Why a French plan to take full control of EDF is no cure-all
By Silvia Aloisi and Forrest Crellin
PARIS, July 13 (Reuters) - The French state will announce details by July 19 about its plan to fully nationalise EDF, the debt-laden utility that runs the nation's nuclear power plants.
The government is expected to launch a voluntary offer to buy out minority shareholders on the market. Sources said the state was ready to pay up to 10 billion euros ($10.03 billion), suggesting it would offer a premium to the market price.
But nationalising EDF doesn't guarantee a fix for the company's mountain of debt or its corroding reactors and it won't reduce the cost of shielding consumers from sky-high energy prices.
SO WHY DOES THE GOVERNMENT WANT TO NATIONALISE EDF?
Prime Minister Elisabeth Borne said a full nationalisation of EDF, in which the state already has an 84% stake, would help France manage a transition away from fossil fuels and deal with an energy crisis that has been exacerbated by a war in Ukraine.
Analysts say the government's main goal may be to secure a freehand in running a business that has a roughly 80% share of the French electricity market, once it is delisted and the state no longer has to answer to any other shareholders.
A finance ministry source said taking full control of EDF would "accelerate decision-making and facilitate financing".
EDF was listed in 2005 at 33 euros ($34) per share, with the aim of bringing more transparency to its finances and operations. Its shares traded below 8 euros before the nationalisation plan was announced, rising 30% afterwards to 10.2250 euros. Trading was suspended on Wednesday.
A 10 billion euro buyout of minorities, including the purchase of convertible bonds and a premium, would imply a price tag of 12.7 euros per share, JPMorgan said.
President Emmanuel Macron, who was re-elected to office in April but who lost control of parliament in a June vote, scrapped an overhaul of EDF last year amid opposition from unions and the European Commission to his plan to split EDF's profitable renewables business from debt-laden nuclear assets.
WHAT'S GONE WRONG AT EDF?
About half of EDF's 56 nuclear reactors in France are now offline, due to maintenance and, in some cases, corrosion. EDF has repeatedly cut its planned nuclear output for 2022, just as Europe is seeking alternative energy sources to cope with dwindling Russian gas supplies.
As well as problems with old reactors, it is running years late and billions of euros above budget in building new-generation reactors in France and Britain, raising questions about whether it has to fix fundamental design faults.
EDF has also been hobbled by a regulated tariff system, known as Arenh, that forces it to sell electricity at below market prices.
Under the scheme, it must sell 100 terawatt/hours (TWh) of nuclear generation to power retailers and large consumers at 42 euros/MWh, while the French baseload 2023 contract was 462.50 euros/MWh on Tuesday.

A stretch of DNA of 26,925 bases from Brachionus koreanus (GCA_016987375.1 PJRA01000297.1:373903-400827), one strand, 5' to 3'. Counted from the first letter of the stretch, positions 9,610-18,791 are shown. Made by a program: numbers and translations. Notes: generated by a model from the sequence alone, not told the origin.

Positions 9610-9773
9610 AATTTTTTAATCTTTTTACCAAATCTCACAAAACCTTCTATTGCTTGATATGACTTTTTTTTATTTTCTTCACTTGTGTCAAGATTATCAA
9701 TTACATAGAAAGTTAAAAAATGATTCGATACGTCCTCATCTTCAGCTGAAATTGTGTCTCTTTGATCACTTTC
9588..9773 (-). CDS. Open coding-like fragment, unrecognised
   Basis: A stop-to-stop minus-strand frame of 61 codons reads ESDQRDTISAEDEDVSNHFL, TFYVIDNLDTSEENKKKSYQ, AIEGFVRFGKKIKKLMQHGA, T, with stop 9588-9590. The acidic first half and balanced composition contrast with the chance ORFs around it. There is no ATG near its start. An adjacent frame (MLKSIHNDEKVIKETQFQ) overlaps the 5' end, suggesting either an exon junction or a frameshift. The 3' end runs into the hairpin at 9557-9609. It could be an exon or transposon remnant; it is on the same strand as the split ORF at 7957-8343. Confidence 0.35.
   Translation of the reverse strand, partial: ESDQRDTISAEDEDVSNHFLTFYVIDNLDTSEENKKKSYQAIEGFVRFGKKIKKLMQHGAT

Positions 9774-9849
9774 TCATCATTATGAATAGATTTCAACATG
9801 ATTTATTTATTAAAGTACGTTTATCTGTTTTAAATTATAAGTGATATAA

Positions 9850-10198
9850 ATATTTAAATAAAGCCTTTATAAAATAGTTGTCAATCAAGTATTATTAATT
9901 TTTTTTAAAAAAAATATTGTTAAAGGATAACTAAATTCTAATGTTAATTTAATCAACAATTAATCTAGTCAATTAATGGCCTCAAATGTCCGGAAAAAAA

This year, the government also raised the amount of power EDF had to sell to competitors at a low price as it seeks to shield consumers from surging energy prices. That has added to EDF's costs.
The group sells forward its estimated nuclear output. If it does not produce enough electricity, it has to buy it back on the market, with prices now at historic highs.
EDF expects a hit of 18.5 billion euros to its core earnings in 2022 from production losses, on top of a loss of 10.2 billion euro due to the energy price cap.
WILL BEING UNDER FULL STATE CONTROL FIX EDF'S WOES?
A fully nationalised EDF may be able to reduce borrowing costs on its debt, which rating agency S&P says could rise to almost 100 billion euros this year. Yet, the group's financing needs could also rise.
Macron has announced plans to build at least six new-generation nuclear reactors but he has not said where the 50 billion euros of investment required will come from.
With little end in sight to soaring European power prices, the French government is likely to extend electricity price caps to protect households in the winter, deepening EDF's losses.
Meanwhile, opposition to any shake-up plans is unlikely to melt away just because the state is in full control.
Unions, which worry that the government wants to break the company up, are unlikely to find restructuring any more palatable when the state has full control and the European Commission will still closely scrutinise any government plan.
A key element of the previous restructuring plan was to reform the mechanism for regulating prices at which EDF sold nuclear power.
The European Commission needs to approve any tariff changes and also any break-up to ensure EDF's more profitable businesses do not subsidise loss-making parts.
($1 = 0.9968 euros)
EDF shares take a rollercoaster ride over the past year Link
BREAKINGVIEWS-France Inc could turn a profit from EDF takeover
UPDATE 3-France to detail EDF nationalisation plan by July 19,
Writing by Silvia Aloisi; Editing by Richard Lough and Edmund Blair
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